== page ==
Sexual Objectification, The Harm
This is the second part in a series about how girls and women can navigate a culture that treats them like sex objects. (Part 1 can be found here.)
Sexual objectification is nothing new, but this latest era is characterized by greater exposure to advertising and increased sexual explicitness in advertising [PDF], magazines, television shows, movies [PDF], video games, music videos, television news, and “reality” television.
In a culture with widespread sexual objectification, women (especially) tend to view themselves as objects of desire for others. This internalized sexual objectification has been linked to problems with mental health (clinical depression, “habitual body monitoring”), eating disorders, body shame, self-worth and life satisfaction, cognitive functioning, motor functioning, sexual dysfunction [PDF], access to leadership [PDF] and political efficacy [PDF]. Women of all ethnicities internalize objectification, as do men to a far lesser extent.
Beyond the internal effects, sexually objectified women are dehumanized by others and seen as less competent and less worthy of empathy by both men and women. Furthermore, exposure to images of sexually objectified women causes male viewers to be more tolerant of sexual harassment and rape myths (false notions about rape). Add to this the countless hours that some girls/women spend primping to garner heterosexual male attention, and the erasure of middle-aged and elderly women who have little value in a society that places women’s primary value on their sexualized bodies.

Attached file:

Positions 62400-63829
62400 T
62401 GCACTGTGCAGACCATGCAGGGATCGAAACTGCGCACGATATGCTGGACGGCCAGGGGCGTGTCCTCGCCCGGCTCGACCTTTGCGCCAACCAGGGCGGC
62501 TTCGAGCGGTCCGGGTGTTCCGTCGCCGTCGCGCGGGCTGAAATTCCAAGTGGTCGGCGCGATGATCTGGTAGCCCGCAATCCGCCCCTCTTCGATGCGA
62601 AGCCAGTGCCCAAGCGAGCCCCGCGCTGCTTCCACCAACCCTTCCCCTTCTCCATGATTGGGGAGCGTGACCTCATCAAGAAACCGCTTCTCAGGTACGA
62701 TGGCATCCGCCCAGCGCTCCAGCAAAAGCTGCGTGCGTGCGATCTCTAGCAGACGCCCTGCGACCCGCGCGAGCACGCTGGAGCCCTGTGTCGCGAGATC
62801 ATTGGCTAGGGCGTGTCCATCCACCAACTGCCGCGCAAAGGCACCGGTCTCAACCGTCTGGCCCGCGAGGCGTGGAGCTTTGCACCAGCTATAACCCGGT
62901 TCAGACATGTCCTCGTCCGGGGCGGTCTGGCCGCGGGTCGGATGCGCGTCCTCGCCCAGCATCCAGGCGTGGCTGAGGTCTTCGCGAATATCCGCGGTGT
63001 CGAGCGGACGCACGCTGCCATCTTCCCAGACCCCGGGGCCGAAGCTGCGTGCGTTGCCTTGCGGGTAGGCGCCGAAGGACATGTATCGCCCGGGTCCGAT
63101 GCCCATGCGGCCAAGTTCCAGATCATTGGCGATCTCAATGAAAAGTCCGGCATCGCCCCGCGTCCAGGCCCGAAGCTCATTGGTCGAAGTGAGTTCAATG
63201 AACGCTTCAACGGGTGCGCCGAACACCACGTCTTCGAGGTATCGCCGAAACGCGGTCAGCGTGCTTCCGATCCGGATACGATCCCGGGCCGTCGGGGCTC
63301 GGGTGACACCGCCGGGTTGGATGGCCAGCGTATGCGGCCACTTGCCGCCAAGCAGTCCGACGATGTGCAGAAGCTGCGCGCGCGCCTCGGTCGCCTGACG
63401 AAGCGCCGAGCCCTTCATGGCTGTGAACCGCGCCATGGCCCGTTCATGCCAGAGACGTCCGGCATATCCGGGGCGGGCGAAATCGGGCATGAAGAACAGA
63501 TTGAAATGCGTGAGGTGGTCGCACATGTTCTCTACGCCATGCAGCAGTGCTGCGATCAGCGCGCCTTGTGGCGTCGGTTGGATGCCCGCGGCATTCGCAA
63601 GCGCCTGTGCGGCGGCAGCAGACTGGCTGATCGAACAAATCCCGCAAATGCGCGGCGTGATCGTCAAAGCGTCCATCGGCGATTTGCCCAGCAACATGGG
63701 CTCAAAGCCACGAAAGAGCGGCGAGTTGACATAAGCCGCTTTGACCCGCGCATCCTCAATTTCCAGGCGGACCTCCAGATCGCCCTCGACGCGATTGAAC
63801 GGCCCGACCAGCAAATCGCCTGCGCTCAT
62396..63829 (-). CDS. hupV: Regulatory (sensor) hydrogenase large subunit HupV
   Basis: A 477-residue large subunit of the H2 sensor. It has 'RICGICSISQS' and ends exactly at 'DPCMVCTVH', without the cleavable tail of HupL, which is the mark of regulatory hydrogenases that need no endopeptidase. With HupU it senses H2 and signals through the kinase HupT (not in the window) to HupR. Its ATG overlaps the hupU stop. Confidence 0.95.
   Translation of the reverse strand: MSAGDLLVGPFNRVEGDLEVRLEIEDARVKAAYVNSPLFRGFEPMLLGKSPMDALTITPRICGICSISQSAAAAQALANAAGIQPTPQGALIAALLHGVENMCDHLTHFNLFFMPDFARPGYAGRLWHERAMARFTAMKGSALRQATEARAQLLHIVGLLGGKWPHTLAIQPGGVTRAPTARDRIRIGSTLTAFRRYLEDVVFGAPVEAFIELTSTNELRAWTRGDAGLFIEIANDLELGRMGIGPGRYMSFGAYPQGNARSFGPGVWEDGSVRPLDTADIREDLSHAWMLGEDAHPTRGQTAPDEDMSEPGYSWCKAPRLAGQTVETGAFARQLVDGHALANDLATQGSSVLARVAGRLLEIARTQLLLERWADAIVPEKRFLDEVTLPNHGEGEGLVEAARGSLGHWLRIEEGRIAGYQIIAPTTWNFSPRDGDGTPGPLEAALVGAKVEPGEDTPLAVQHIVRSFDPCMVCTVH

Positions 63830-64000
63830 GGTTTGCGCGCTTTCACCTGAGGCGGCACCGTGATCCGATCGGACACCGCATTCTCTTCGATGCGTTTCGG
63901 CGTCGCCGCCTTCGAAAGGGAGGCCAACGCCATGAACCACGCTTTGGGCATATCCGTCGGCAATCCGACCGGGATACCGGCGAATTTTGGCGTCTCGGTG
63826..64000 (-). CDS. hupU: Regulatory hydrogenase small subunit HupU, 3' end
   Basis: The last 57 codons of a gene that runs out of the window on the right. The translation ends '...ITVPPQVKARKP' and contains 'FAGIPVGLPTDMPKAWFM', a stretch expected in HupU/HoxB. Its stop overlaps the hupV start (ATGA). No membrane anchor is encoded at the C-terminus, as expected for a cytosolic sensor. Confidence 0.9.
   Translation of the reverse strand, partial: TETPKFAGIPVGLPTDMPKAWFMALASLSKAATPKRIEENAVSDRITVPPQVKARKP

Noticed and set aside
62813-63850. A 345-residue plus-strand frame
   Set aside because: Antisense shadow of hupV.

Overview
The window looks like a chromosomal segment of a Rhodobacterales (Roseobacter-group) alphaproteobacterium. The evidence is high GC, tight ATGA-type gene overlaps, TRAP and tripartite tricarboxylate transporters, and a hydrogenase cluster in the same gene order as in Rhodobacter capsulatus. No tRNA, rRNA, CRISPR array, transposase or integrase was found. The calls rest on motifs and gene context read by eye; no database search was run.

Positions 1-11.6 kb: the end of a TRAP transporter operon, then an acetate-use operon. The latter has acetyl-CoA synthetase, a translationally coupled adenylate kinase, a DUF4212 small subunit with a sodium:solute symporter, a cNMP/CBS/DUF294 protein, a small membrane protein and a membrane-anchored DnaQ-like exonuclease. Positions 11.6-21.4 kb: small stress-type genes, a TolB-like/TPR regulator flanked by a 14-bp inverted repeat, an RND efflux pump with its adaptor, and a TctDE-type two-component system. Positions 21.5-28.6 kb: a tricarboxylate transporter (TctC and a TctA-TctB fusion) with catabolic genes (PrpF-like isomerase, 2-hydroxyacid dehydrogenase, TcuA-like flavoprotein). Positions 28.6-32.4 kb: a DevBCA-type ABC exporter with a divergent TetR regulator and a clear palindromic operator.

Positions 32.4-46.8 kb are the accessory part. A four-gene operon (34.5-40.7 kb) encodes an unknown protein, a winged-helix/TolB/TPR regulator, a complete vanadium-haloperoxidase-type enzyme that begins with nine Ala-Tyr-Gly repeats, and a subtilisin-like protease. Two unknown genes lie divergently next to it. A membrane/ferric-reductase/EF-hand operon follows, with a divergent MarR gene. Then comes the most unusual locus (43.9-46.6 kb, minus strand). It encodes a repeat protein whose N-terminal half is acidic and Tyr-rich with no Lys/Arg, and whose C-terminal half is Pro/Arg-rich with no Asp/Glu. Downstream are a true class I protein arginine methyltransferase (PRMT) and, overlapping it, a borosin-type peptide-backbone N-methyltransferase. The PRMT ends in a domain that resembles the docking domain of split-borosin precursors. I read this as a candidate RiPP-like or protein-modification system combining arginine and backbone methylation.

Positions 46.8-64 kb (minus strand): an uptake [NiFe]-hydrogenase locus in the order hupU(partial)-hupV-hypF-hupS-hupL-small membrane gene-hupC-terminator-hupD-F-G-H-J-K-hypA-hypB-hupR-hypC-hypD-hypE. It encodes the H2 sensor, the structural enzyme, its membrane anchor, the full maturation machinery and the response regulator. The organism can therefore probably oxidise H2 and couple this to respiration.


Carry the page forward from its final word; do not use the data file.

Theorists [PDF] have contributed to understanding the harm of objectification culture by pointing out the difference between sexy and sexual. If one thinks of the subject/object dichotomy that dominates Western culture, subjects act and objects are acted upon. Subjects are sexual, while objects are sexy.
Pop culture sells women and girls a hurtful fiction that their value lies in how sexy they appear to others; they learn at a very young age that their sexuality is for others. At the same time, sexuality is stigmatized in women but encouraged in men. We learn that men want and women want-to-be-wanted. The yardstick for women’s value (sexiness) automatically puts them in a subordinate societal position, regardless of how well they otherwise measure up. Perfectly sexy women are perfectly subordinate.
Widespread sexual objectification in U.S. popular culture creates a toxic environment for girls and women. The next two posts in this series provide ideas for navigating objectification culture in personally and politically meaningful ways.
Posted on December 19, 2012, in body image, feminism, gender, objectification, psychology, sexism, women and tagged body image, feminism, gender, objectification, psychology, sexism, women. Bookmark the permalink. 9 Comments.